Title: Science as Knowledge Construction 
Resource Type: document --> technical publication --> report 
Country: EU Projects 
Year: 2002 
Availability: Winder, N. (2002) Science as Knowledge Construction Discussion paper prepared for The AQUADAPT workshop, Montpellier, October 25th-27th 2002 
Author 1/Producer: Winder, N. 
Author / Producer Type: EC Project 
Report / download web link (=direct link): http://www.aquadapt.net/pdf/Winder_-_Science_as_knowledge_co ...  
Format (e.g. PDF): PDF 
EUGRIS Keyword(s): Contaminated land-->Soil and groundwater processes-->Soil and groundwater processes overview
 
Short description: Introduction: Observations are sensory experiences articulated with beliefs. When I observe a blade of grass growing from the crack between paving stones, I receive a bundle of sensory experience, which I recognise as a “blade of grass” and locate in the “crack” between “two” “paving -stones”. I believe that blades of grass, cracks and paving stones are ontologically real and use these beliefs to “make sense” of my experiences. A lot of sensory stimuli are filtered out by our belief systems and systematically ignored, but some resonate with them and are consciously acknowledged. Data are formally recorded observations. They can be discursive (a sentence, perhaps) or numeric (recorded on paper or on a computer). When you receive data, you must articulate it with a set of interpretive protocols (your own belief system) in order to reconstitute it as meaningful observations. By this broad definition the words I speak in my presentation or write in the paper that accompanies it are data (sensu lato). The principal difference between data and “raw” observation is that the former passes through at least two cognitive filters. The observer filters sensory experience once and codifies the resulting observation as data for storage or transmission. Every time the data is recalled from store it must be re-filtered before it “makes sense”. Some writers distinguish data from metadata. Metadata is data generated to summarise large datasets. If I take a set of weights and compute a mean, or read a book and write an abstract, I am creating metadata. Like any other sort of data, metadata must also pass through our cognitive filters before it makes sense. Information consists of observations that shape a person’s beliefs. The difference is that between “So What?” and “Aha!” When I tell you that scientists have found a blade of grass growing between two paving stones, you are quite likely to consider this a useless or trivial communication. So what? You know what it means (it’s a perfectly good observation) but it has no impact on your beliefs. However, if I were to tell you that scientists had found a blade of grass growing on Mars (and you believed me) it might change your beliefs. Aha! The distinction of observation from information is dynamic. The Aha! moment that re-shapes our belief systems is seldom repeated. Familiarity breeds contempt, so that yesterday’s Aha! becomes tomorrow’s So what? Knowledge is a shared set of beliefs that allow people to communicate, co-operate and co-ordinate their actions. Humans negotiate knowledge by communicating with each other. We seem to be programmed to try to understand the messages we receive from our senses, especially those that come from other people. This is particularly true when we are young. There are many “Aha!” moments in the first decade of life, rather fewer in the seventh. As our beliefs converge onto those of the community (communities) into which we are accepted, our knowledge becomes resistant to change. We begin to filter sensory experience and messages from others that do not resonate with beliefs. What I am saying is very straightforward but very important. Our beliefs serve as cognitive filters that determine what we can and cannot observe. Knowledge is a socially constructed, communal belief system. Within a given knowledge community, some observations are more likely to be made than others. Personal belief systems can change, but their amenability to change decreases as people mature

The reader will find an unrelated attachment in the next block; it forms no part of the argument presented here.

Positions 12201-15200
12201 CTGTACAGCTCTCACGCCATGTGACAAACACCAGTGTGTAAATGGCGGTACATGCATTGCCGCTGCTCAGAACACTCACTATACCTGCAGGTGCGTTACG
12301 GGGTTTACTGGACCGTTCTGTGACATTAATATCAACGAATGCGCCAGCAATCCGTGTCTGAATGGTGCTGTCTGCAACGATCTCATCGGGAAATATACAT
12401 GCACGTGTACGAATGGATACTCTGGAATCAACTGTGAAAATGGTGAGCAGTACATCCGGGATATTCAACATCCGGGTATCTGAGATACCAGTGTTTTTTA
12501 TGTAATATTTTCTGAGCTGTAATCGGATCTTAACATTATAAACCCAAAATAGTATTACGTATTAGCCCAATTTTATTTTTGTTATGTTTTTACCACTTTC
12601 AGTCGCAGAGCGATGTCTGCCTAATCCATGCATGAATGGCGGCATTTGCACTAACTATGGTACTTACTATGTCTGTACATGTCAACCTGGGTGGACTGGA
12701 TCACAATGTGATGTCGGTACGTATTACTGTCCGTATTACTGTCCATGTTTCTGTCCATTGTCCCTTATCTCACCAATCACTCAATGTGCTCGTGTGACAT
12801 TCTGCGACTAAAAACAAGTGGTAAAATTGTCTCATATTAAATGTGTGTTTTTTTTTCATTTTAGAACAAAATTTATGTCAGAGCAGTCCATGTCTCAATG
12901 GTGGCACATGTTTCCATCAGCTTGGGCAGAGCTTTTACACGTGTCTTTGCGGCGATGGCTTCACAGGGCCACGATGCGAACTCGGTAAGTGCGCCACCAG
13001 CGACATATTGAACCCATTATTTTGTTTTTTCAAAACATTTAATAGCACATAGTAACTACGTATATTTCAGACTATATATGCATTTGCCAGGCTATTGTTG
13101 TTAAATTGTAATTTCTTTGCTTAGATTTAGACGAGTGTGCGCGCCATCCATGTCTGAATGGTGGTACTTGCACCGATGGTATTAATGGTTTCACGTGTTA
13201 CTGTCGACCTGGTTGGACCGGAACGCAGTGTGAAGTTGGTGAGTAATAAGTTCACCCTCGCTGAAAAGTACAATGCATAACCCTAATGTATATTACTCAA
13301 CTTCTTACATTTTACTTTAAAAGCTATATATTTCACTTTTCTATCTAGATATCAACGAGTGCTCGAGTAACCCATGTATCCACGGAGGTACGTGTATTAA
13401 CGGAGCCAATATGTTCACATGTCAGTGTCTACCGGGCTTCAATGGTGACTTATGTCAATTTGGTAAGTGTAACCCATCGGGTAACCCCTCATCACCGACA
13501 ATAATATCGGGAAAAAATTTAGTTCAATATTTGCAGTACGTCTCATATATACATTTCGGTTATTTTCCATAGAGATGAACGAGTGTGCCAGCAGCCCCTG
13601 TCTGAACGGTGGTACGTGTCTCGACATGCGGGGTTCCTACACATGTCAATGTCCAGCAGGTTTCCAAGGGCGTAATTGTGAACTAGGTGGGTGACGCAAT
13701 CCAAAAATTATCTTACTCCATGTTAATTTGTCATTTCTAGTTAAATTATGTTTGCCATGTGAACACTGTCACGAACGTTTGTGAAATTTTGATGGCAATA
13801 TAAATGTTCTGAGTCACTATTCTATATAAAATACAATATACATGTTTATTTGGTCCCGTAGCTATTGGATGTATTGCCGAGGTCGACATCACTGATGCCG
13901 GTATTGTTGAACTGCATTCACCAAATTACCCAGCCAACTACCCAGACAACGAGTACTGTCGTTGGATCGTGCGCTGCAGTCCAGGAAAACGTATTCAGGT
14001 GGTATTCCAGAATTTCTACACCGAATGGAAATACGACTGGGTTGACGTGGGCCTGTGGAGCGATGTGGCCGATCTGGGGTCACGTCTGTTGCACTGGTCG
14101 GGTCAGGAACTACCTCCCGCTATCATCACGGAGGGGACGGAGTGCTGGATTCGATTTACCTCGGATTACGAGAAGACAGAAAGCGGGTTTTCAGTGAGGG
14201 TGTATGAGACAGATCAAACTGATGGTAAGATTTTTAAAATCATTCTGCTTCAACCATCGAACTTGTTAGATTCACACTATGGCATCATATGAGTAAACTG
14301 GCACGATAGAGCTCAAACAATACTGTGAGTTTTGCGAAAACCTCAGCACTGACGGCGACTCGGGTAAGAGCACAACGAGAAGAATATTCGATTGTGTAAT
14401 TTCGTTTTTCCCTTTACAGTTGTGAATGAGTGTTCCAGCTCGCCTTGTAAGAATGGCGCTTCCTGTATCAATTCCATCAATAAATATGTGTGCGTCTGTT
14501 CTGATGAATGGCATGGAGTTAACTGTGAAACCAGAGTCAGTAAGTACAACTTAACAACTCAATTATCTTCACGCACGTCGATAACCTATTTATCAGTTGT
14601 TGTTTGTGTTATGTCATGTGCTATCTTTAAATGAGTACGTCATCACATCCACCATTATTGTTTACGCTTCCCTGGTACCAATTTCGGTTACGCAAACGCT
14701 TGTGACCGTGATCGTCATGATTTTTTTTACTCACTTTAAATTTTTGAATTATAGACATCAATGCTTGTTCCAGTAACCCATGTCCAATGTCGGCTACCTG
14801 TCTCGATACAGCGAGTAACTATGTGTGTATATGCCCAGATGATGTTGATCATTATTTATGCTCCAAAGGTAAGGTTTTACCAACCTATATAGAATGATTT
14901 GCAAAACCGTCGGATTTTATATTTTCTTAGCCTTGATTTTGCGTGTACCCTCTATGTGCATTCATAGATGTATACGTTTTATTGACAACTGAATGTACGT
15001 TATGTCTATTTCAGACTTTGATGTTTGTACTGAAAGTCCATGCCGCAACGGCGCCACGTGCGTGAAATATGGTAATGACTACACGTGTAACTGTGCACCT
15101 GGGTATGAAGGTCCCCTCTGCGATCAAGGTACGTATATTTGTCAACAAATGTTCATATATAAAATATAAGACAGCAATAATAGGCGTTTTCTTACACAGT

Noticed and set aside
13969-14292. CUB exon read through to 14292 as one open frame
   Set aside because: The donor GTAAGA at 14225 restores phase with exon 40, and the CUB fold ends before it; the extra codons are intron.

Link to Project(s): AQUADAPT Strategic tools to support adaptive, integrated water resource management under changing utilisation conditions at catchment level: A co-evolutionary approach
 
Submitted By: Dr Stefan Gödeke WhoDoesWhat?      Last update: 14/02/2006